There are four school boards administering schools in North York.
The Toronto District School Board, which is headquartered in North York, operates English public schools in the district. There are also Catholic schools in the area, operated by the Toronto Catholic District School Board.
There are two French language school boards in North York, one secular and one Catholic. The secular board is known as Conseil Scolaire Viamonde. Meanwhile, the French Catholic board is called Conseil Scolaire Catholique MonAvenir.
Traveling around North York is uncomplicated and convenient, if you can get around the traffic. The most popular method of transportation is driving. However, the close second choice is commuting by public transportation.
There are many important roadways in the district. Some of the main streets that travel north to south are: Allen Road, Yonge Street, Bathurst Street, Jane Street, and Bayview Avenue.
Important roads that travel east to west are: Steeles Avenue, Sheppard Avenue, and Finch Avenue.
As for larger road infrastructure, there are two 400 series highways that pass through North York. Highway 401, the busiest and longest highway in Ontario, connects the district to the vital Montreal-Windsor travel corridor. Highway 404, travels north to south, providing access to Toronto to the south and Durham Region and Lake Simcoe to the north.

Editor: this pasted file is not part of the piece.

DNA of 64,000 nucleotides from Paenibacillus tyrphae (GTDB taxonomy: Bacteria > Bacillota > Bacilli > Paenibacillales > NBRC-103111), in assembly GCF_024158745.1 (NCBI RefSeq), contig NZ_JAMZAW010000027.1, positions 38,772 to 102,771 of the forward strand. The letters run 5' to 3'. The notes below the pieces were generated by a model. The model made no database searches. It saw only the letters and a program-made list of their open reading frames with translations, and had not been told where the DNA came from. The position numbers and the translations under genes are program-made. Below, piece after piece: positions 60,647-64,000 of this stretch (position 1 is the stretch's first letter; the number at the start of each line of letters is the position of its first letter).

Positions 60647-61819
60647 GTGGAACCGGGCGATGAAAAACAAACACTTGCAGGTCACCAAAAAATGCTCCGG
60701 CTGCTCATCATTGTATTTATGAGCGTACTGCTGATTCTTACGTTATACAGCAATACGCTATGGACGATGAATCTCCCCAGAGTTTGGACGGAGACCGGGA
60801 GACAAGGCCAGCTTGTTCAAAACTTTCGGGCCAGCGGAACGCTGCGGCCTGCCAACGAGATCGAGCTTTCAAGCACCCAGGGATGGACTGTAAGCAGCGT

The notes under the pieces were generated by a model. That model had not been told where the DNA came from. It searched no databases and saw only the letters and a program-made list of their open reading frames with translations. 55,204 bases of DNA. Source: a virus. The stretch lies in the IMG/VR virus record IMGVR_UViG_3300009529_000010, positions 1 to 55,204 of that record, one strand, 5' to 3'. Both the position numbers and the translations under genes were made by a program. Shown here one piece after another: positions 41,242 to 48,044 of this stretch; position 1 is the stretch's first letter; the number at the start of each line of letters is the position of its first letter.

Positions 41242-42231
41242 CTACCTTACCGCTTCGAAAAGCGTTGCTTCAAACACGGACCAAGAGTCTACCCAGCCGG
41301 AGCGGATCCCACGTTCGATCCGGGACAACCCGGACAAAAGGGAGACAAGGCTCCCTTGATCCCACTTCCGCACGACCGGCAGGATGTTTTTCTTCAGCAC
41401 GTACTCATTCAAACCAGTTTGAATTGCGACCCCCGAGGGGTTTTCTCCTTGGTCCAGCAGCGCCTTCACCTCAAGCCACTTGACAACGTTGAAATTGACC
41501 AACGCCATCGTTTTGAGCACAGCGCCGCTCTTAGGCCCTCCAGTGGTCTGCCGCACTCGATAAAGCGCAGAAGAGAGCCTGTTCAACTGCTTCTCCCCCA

The TTC runs two subway routes that pass through North York. The York-University line runs through large sections of the east and west of the district. Major stations on this line are Yorkdale Station and Finch Station. At Yorkdale, connections can be made to York Regional Transit and GO Transit. At Finch, connections to YRT and GO can be made as well as to Brampton Transit.
The second TTC subway line in the district is the Sheppard Line. One major stop on this line is Leslie Station, which has connections to GO transit and the IKEA shuttle bus. Another is Don Mills Station, which has connections to GO transit and access to Fairview Mall.
If you are thinking about buying or selling real estate in North York, we here at Frank Leo and Associates would be happy to facilitate your sale.